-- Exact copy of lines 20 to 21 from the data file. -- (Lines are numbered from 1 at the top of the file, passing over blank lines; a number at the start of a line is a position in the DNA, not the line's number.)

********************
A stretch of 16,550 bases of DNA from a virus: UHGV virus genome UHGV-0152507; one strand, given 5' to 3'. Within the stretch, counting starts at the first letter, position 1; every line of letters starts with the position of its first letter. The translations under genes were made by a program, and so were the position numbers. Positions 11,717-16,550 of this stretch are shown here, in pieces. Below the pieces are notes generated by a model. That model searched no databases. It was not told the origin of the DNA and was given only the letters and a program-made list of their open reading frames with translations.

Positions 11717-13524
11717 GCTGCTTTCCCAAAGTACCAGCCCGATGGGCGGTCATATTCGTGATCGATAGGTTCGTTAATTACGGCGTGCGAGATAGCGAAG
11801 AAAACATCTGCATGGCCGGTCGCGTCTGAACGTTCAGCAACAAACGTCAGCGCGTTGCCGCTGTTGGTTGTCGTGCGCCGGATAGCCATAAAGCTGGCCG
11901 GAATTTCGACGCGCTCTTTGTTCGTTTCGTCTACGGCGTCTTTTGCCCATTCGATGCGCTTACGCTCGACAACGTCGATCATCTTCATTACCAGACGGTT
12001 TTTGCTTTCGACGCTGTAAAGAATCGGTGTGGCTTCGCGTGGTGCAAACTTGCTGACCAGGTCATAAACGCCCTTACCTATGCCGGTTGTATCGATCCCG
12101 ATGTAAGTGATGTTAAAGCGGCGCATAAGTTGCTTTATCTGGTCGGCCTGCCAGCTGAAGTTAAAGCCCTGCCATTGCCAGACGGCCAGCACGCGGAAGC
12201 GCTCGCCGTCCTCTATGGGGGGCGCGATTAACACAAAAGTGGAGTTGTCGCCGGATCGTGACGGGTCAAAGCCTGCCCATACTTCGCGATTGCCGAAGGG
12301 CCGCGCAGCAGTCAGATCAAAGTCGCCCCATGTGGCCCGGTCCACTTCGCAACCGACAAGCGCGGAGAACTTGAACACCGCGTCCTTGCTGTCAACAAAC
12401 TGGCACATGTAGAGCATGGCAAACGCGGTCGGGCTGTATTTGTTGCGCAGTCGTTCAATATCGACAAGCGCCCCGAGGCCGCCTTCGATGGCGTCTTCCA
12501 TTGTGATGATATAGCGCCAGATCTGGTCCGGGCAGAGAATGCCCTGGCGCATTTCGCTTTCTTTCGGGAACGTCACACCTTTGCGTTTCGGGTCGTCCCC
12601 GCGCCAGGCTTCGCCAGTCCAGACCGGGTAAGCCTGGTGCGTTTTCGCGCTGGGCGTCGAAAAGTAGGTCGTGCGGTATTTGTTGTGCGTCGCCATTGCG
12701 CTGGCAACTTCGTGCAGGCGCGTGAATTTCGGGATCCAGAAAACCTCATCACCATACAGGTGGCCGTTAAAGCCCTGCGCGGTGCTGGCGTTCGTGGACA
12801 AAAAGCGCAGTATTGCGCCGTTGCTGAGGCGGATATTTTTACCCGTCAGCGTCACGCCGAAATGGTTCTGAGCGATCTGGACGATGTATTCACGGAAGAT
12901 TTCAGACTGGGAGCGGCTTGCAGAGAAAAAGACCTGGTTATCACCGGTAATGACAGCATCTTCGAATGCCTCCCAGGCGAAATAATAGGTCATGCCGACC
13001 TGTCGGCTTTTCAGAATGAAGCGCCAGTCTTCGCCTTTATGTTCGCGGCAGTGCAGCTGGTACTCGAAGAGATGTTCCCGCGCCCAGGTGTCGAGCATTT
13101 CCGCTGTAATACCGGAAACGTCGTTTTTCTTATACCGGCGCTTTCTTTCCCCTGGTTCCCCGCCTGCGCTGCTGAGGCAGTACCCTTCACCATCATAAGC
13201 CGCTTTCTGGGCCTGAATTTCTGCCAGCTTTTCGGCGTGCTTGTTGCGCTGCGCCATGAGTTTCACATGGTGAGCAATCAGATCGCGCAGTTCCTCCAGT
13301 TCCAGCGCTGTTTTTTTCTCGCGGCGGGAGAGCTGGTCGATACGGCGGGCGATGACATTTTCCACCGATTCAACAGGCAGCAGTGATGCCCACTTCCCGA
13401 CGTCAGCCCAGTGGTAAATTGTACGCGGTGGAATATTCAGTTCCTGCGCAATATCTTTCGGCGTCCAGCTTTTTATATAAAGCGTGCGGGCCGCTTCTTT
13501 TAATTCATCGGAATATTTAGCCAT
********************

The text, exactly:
13401 CGTCAGCCCAGTGGTAAATTGTACGCGGTGGAATATTCAGTTCCTGCGCAATATCTTTCGGCGTCCAGCTTTTTATATAAAGCGTGCGGGCCGCTTCTTT
13501 TAATTCATCGGAATATTTAGCCAT